Opinion: The Great Home Care Scandal

I prefer not to think about how I would die. I like the idea of dying peacefully in my sleep, not knowing what had happened, and ideally at a time when I have no great plans left for the future. I don’t suppose the percentage of > people who die like that is particularly high.

I have made a decision not to have children, but I wonder if I will regret it from a purely self-interested point of view when I am old. For it is perhaps more likely my death will follow a pattern familier to many; increasing illness, disability and reliance on others. And who will be these “others”? Those employed by the home care system, which was starkly exposed by the recent BBC Panarama programme.

It was shocking. It was an absolute disgrace. Care workers who were poorly trained, barely earning more
than the minimum wage, given little or no information on the people they were seeing, constantly on the phone about the next appointment whilst attempting to care for their current appointment, and only given a fraction of the time they were supposed to have with that person. People got injured, their quality of life was appalling and their deaths were hastened.

It was no surprise to me, but it was shocking to see. The suffering was terrible. It reminded me of Kinnock’s warning about voting in a Tory goverment: Make sure you don’t get ill. Only this is during a Labour Government, of course. How did it come to this?

One word stands out; privatisation.

Central government is putting pressure on local government to keep down costs. And whilst it costs local authorities £22 per hour to treat someone, the private sector puts in bids for £12 per hour on average. On Panarama we saw one case of companies bidding against each other, and going down to £9.95. In some places, whoever puts in the lowest tender won the contract. That is the main criteria.

Economic Liberals would argue that such low costs are acheived through greater efficiency. Panarama revealed the truth. Care was cheap because it was substandard. The regulators were interviewed and were tight lipped. For whatever reason, they were clearly not doing their job.

Maybe the philosophy of “light touch regulation” is not just the curse of the City, but a fundamental flaw in all government policy? The moneymen were also interviewed. I was rather shocked to see Justin Urqhart-Stewart for the first time. Normally I hear his voice on the BBC Today Programme discussing what is happening in the City. I wonder if he feels he was set up by the BBC on this one. He was saying what a great investment opportunity Elderly Home Care is. Logically he was right, given our aging population. Clearly he hadn’t factored in the human dimension and the potential for public uproar when we find out what is going on. Maybe he had and figured there is still lots of money to be made regardless.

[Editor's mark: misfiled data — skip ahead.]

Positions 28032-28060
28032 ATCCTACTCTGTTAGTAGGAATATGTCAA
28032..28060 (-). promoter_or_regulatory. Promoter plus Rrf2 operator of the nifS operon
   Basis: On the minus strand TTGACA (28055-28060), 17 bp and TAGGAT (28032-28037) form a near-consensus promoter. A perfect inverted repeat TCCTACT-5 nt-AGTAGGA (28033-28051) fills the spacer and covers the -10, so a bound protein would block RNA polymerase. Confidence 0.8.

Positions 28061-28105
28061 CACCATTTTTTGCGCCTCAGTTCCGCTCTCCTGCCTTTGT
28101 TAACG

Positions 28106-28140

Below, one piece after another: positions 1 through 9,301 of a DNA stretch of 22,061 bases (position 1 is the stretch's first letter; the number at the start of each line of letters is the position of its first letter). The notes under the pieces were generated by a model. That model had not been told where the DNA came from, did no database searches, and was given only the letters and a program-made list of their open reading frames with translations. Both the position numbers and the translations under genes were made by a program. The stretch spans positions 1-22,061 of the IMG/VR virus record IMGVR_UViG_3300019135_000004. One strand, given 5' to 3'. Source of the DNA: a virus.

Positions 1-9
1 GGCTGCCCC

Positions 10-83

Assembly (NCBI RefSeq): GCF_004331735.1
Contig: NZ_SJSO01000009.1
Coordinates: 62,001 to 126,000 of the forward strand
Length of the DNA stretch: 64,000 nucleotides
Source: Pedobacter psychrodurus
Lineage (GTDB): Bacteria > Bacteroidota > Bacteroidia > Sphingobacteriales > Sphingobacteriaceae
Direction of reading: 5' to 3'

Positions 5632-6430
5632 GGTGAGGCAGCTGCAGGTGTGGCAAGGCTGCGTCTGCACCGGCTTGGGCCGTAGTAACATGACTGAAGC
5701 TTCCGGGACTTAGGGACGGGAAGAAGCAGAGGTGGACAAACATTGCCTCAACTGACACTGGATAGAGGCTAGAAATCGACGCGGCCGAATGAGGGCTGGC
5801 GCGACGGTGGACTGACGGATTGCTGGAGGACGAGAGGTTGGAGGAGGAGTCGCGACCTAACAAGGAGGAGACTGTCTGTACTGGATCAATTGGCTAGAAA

It is amazing in one sense. It is the elderly who are more likely to vote, and are more likely to be a member of a political party. They ought to have more influence than they currently do. Admittedly those in care are less likely to vote. And it is also true that the elderly are more likely to be right-wing for two reasons; 1) Elderly people who live longer tend to be well off and therefore more likely to vote Tory, and 2) Many admired Thatcher for her disdain for the cultural shift in the 1960s which caused the generation gap.

However we should all be concerned about how we treat the elderly – many of us can expect to find out what it is like eventually. It was noticable in the Panarama program that the trade unions were not interviewed – no doubt many of the care workers are simply not members, and Panarama had to locate a retired care worker who was prepared to speak out about what the current practices are. No one else would dare put their job on the line. What she said was appalling.

Also missing was the politicians. What a disgrace, where were they? I hope the Lib Dem website will contain a response to the program soon. For there is a very hard truth we have to confront as Lib Dems. As we know the Lib Dems have watered-down their policy of cutting public spending by £20 billion in order to fund other spending priorites and tax cuts.

Part of the reasoning for the previous policy was that Labour had been reckless in increasing spending on the NHS. The implication was that to correct that policy we would cut NHS spending. If we were to formally propose that at the next general election, I would suggest we would be crucified by our opponents. Even if it is true that New Labour has wasted the extra spend they have made, it is also true that we have an ageing population and NHS costs will inevitably go up anyway.